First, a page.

At his every-day ring she runs, the beast hot on his shirt.
I reach up; disturbed, the creature’s breath scalds.
At my scream she drops the phone,
her slap on my thigh, we both cry.
 
I touch the burn later; it’s flat, scaly,
like dragon skin.
 

The Corner House

 
Lemonade bottles tinkle in crates,
tiny glass babies kept in drawers;
skulled once by your small gullet
after a day on your uncle’s farm –
a packet of fig-rolls for lunch.
 
Now, push the cap off the bar.
Should anyone open the door,
light would land with a shock
on bouncy floors, splitting ceilings,
flight of the stairs towards sky.
 
Go back, first to the special orders
of bottled stout, golf on the TV,
Paddy Daly’s three ice-cubes in a Paddy;
your father sneaking pints of lemonade,
(before diabetes)
  the colour red.
 
Go back further, your cousin’s underage den,
fairy lights, cider, Blue Jean Country Queens.
Before that? The granny flat,
the curved bridge of her back,
white hair, a surrender to black.
 
To pig’s ears wilted over the pot
overhearing your father’s stories
of shoeless feet, neighbours eating swill,
fires out early, rosaries after dances;
his father making the church gates.
 
Drink up
  (the lemonade is flat and stale).
 
Sneak out
  (this place isn’t yours anymore).
 

Ballycotton Pier

 
Bright lemon day makes our eyes water,
Dad takes us to the pier to fish.
I don’t know where he found the rods &
without really showing us how, we cast off
into silty sea where humpback rocks congregate.
 
I don’t want to catch anything,
imagine something slimy will take the bait.
A tug; Dad shouts instructions, I reel in the line.
The fish’s mouth plucked above the surface
blows desperate kisses into air.
 
Tangled, the dogfish pants, smacks
the swell, swims around itself.
Dad says it’s not worth it, so we cut &
snap – the fish escapes back into black.
We watch it go, white-bellied, bitter & hooked.
 
At dinner, I squeeze a segment over fish
I will not eat, squint my eyes at splattering juice.
The hook in my heart judders, it is all at sea,
we will both carry it, piercing,
into ever deeper water.
 

A Decade

 
Our father is dead, I don’t know where he art,
but my uncle lies in a pale coffin, across the bay window.
We decide they’re both golfing in Heaven, having pints of Murphy’s stout.
My aunt, a Daughter of Charity, leads us in the Rosary;
our lips follow, words jumble out of order, watched children, falling.
Hail Mary (my middle name) ‘Holy Mary,’ my aunt says:
once the little girl who giggled during prayers, scolded, told the ground
would swallow her up. And it will, glory be to God, while my sister’s baby son,
named after my father, is here staring with new blue eyes,
learning how to say the Rosary, so he will be prepared.
 

Afterwards

 
‘At dances they twirled her, an upside-down umbrella,
the night greased-down-shiny, couples plastered
onto the side of pint glasses multiplying at the bar.
 
She stood next to a tall boy for the National Anthem.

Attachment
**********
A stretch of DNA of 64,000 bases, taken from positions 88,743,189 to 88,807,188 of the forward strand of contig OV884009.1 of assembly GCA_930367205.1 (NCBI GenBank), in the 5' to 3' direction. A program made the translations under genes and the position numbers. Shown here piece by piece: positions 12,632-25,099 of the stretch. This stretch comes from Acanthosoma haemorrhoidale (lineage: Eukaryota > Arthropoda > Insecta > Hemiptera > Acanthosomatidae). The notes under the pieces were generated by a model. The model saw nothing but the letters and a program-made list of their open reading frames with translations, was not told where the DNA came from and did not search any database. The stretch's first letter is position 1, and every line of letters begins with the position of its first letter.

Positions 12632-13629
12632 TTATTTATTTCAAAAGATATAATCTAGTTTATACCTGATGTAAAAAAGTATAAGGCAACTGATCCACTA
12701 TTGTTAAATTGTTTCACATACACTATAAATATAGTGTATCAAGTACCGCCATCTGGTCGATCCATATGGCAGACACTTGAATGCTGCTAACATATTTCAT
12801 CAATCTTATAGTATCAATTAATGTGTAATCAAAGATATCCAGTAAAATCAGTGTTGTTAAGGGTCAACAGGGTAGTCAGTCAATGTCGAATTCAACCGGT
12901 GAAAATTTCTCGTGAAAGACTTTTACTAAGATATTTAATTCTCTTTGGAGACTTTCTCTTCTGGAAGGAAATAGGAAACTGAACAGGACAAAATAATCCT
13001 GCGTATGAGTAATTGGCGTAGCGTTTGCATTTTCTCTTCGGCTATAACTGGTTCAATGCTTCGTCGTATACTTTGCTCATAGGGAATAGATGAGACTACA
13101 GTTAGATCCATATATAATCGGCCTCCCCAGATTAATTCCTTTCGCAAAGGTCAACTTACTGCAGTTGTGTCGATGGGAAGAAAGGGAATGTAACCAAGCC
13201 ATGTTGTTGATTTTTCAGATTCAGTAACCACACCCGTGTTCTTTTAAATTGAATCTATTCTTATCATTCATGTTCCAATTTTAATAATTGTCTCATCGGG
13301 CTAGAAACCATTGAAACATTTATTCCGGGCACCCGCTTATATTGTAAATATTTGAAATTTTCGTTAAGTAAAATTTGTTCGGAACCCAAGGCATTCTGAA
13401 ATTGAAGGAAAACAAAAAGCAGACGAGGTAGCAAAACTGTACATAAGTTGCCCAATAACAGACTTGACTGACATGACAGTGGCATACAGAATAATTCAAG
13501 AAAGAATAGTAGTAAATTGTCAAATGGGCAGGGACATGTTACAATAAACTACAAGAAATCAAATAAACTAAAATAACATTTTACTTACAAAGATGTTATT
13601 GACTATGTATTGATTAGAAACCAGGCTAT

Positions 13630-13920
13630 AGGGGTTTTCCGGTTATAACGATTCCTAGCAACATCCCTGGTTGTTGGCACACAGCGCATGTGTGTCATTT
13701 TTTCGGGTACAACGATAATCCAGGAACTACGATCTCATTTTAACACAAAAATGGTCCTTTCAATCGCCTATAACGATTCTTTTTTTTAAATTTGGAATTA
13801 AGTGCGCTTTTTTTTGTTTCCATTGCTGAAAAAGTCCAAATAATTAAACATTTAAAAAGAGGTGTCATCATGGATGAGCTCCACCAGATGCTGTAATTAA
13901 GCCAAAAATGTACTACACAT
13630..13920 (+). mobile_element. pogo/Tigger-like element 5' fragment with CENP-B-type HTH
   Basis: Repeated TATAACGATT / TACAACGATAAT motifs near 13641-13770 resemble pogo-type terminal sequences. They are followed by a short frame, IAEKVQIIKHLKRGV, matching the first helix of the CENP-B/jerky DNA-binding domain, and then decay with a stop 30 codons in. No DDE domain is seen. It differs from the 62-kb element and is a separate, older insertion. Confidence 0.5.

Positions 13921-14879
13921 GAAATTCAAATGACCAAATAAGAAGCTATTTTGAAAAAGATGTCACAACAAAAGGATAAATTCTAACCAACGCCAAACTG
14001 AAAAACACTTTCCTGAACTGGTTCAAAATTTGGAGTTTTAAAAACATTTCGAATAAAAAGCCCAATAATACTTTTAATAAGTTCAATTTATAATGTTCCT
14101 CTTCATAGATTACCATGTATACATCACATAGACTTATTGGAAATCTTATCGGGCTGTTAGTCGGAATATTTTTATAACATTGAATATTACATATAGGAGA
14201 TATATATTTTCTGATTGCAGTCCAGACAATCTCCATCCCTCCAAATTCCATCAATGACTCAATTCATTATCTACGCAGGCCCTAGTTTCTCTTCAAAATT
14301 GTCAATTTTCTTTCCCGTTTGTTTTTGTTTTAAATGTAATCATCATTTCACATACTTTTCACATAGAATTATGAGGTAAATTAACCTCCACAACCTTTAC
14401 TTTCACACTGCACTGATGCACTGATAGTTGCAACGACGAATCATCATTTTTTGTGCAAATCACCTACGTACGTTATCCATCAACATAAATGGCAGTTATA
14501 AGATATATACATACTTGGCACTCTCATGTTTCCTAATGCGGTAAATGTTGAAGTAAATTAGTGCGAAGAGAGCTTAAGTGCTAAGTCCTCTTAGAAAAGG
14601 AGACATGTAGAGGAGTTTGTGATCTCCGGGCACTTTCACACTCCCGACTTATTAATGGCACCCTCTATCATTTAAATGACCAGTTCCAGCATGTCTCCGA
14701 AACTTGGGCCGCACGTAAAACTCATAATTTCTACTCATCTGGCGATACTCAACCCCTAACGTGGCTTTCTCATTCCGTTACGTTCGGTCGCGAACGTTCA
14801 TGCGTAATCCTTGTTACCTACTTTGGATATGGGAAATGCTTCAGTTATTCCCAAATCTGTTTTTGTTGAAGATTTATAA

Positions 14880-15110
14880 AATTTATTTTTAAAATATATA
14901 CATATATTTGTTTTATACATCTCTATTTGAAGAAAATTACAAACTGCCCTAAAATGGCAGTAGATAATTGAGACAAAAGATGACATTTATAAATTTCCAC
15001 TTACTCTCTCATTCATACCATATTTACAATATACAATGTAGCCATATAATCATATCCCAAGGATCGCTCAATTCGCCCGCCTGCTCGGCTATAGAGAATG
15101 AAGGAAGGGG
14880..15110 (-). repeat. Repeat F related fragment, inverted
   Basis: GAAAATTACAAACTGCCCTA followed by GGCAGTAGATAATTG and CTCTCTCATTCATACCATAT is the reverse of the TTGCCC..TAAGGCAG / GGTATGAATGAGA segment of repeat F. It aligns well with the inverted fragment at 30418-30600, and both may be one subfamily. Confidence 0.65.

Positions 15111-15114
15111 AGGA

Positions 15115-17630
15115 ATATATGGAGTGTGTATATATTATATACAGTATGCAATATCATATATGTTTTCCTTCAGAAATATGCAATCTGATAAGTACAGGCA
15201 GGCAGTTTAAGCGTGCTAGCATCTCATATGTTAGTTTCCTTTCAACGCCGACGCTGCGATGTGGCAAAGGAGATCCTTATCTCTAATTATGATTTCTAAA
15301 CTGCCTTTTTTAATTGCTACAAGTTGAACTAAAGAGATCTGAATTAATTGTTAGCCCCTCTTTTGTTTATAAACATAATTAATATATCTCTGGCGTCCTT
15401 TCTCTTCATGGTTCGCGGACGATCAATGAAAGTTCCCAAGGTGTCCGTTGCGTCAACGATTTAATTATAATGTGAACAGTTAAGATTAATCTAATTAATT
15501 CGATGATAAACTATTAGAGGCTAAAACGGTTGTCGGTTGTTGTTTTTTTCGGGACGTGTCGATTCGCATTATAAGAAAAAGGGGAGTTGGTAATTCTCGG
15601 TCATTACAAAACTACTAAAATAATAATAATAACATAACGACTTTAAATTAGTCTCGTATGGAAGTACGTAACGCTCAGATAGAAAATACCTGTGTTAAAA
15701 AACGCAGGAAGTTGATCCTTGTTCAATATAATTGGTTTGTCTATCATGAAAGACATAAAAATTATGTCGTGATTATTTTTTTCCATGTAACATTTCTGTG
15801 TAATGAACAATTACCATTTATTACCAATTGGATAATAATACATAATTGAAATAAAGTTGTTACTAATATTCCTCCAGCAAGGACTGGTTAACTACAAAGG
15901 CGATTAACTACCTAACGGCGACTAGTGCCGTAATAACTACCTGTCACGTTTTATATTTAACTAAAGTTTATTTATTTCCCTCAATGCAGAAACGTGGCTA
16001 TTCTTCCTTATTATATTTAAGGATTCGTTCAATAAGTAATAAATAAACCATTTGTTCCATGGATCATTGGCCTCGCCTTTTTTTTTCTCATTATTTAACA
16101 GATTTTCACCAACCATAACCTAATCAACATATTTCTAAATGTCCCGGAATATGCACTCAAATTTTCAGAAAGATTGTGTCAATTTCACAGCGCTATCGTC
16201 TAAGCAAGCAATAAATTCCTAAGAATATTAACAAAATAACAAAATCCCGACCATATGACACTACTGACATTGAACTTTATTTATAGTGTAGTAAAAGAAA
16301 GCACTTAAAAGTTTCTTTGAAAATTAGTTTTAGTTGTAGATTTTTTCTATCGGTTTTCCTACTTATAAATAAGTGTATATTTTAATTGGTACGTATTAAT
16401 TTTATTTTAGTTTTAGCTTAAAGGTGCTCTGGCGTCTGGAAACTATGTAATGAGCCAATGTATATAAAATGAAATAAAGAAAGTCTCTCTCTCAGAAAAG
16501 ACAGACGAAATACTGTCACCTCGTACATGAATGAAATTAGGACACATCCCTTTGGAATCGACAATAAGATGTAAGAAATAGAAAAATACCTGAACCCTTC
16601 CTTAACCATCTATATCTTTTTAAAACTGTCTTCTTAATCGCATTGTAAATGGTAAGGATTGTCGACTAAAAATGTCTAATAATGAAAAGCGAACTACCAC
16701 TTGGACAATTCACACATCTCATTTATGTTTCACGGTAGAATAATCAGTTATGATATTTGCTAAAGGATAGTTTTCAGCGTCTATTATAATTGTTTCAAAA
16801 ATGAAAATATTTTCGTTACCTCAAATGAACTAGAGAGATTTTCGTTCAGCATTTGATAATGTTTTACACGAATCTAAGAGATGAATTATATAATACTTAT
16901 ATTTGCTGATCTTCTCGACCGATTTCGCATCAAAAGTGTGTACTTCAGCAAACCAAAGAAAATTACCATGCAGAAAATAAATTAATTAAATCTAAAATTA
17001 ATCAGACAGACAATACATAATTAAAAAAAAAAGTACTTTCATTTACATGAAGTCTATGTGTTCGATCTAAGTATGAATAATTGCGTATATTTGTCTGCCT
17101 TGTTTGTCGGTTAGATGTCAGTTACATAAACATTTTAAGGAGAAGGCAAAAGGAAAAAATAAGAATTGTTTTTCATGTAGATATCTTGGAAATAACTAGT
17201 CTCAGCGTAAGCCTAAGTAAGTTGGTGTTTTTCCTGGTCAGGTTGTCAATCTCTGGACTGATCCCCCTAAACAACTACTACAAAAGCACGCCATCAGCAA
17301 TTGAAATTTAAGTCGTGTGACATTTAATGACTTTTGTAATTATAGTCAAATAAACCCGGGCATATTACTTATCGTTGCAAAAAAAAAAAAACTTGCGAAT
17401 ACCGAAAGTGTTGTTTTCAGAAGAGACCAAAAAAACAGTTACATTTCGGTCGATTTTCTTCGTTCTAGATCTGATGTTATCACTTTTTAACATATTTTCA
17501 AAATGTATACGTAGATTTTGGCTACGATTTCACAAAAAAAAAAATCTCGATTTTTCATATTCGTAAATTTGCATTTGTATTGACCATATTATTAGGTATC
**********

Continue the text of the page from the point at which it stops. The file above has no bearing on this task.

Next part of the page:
He had the smell of petrol, a lift home so;
headlights of his car searched ditches for a kiss.
 
At the white gate, talk of the pictures,
sound of a door closing; gravel crackling underfoot.
She sat on this step under the window, looked out to sea.
 
Black water touched the sky’s soft velveteen.
She breathed in, then out; felt all at once
all at one with the air of everything.
 
Tears pearled her face, drops on a china cup.
She was of the fine make, bone-fine.
If you asked why she was weeping, she couldn’t say.’
 
I cry when my mother tries to explain her mother,
stars spin above us, frozen bodies miles off.
This is the last night we will sit on her step.
 
Through the open window, still hanging in the wardrobe,
her dresses listen, old pennies sleeping in their pockets,
their collars starched, skirts pressed and ready for dancing.
 
A Decade, Afterwards, Ballycotton Pier, The Corner House, Iron Dragon, and (I don’t know how to spell) Meningioma are © Victoria Kennefick


Victoria Kennefick’s chapbook, White Whale, won the Munster Literature Fool for Poetry Competition 2014. It was launched as part of the Cork Spring Poetry Festival 2015. A collection of her poems was shortlisted for the prestigious Melita Hume Poetry Prize 2014 judged by Forward Prize winner, Emily Berry. She has also been shortlisted for 2014 Over The Edge New Writer of the Year Award. In 2013 she won the Red Line Book Festival Poetry Prize and was shortlisted for the Bridport and Gregory O’Donoghue Prizes. She was selected to read as part of the Poetry Ireland Introductions Series 2013 and at the Cork Spring Poetry Festival Emerging Writers Reading in February 2014. Her work has been published in The Stinging Fly, Southword, Abridged,The Weary Blues, Malpais Review, The Irish Examiner and Wordlegs. She was a recipient of a Fulbright Scholarship in 2007 and completed her PhD in Literature at University College Cork in 2009. Originally from Shanagarry, Co. Cork, she now lives and works in Kerry. A member of the Listowel Writers’ Week committee and co-coordinator of its New Writers’ Salon, she also chairs the recently established Kerry Women Writers’ Network . She is the recipient of both a Cill Rialaig /Listowel Writers’ Week Residency Award and a Bursary from Kerry County Council this year.